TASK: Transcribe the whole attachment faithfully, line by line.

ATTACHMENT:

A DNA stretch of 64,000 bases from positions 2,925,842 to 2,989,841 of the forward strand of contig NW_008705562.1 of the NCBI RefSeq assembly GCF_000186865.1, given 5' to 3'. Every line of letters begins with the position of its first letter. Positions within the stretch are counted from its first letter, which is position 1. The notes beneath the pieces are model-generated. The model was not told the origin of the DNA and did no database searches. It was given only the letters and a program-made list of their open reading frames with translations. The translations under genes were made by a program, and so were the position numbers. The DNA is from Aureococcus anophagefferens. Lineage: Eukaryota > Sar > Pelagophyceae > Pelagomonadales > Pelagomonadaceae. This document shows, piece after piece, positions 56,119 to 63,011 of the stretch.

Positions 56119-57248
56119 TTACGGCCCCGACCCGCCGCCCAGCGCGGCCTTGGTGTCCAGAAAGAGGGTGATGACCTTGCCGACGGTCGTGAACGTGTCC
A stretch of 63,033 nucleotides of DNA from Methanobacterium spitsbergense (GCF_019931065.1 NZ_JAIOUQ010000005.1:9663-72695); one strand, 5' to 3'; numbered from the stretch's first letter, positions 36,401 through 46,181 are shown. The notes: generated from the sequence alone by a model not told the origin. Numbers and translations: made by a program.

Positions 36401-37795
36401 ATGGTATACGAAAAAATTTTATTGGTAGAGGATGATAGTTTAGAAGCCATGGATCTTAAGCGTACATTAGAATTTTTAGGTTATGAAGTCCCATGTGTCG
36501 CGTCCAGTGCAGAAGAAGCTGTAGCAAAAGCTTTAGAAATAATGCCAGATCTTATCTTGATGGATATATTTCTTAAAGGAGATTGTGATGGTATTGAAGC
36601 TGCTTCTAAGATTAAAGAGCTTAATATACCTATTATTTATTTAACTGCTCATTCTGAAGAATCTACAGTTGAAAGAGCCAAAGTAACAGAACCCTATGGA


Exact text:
A DNA stretch of 64,000 bases from positions 2,925,842 to 2,989,841 of the forward strand of contig NW_008705562.1 of the NCBI RefSeq assembly GCF_000186865.1, given 5' to 3'. Every line of letters begins with the position of its first letter. Positions within the stretch are counted from its first letter, which is position 1. The notes beneath the pieces are model-generated. The model was not told the origin of the DNA and did no database searches. It was given only the letters and a program-made list of their open reading frames with translations. The translations under genes were made by a program, and so were the position numbers. The DNA is from Aureococcus anophagefferens. Lineage: Eukaryota > Sar > Pelagophyceae > Pelagomonadales > Pelagomonadaceae. This document shows, piece after piece, positions 56,119 to 63,011 of the stretch.

Positions 56119-57248
56119 TTACGGCCCCGACCCGCCGCCCAGCGCGGCCTTGGTGTCCAGAAAGAGGGTGATGACCTTGCCGACGGTCGTGAACGTGTCC
A stretch of 63,033 nucleotides of DNA from Methanobacterium spitsbergense (GCF_019931065.1 NZ_JAIOUQ010000005.1:9663-72695); one strand, 5' to 3'; numbered from the stretch's first letter, positions 36,401 through 46,181 are shown. The notes: generated from the sequence alone by a model not told the origin. Numbers and translations: made by a program.

Positions 36401-37795
36401 ATGGTATACGAAAAAATTTTATTGGTAGAGGATGATAGTTTAGAAGCCATGGATCTTAAGCGTACATTAGAATTTTTAGGTTATGAAGTCCCATGTGTCG
36501 CGTCCAGTGCAGAAGAAGCTGTAGCAAAAGCTTTAGAAATAATGCCAGATCTTATCTTGATGGATATATTTCTTAAAGGAGATTGTGATGGTATTGAAGC
36601 TGCTTCTAAGATTAAAGAGCTTAATATACCTATTATTTATTTAACTGCTCATTCTGAAGAATCTACAGTTGAAAGAGCCAAAGTAACAGAACCCTATGGA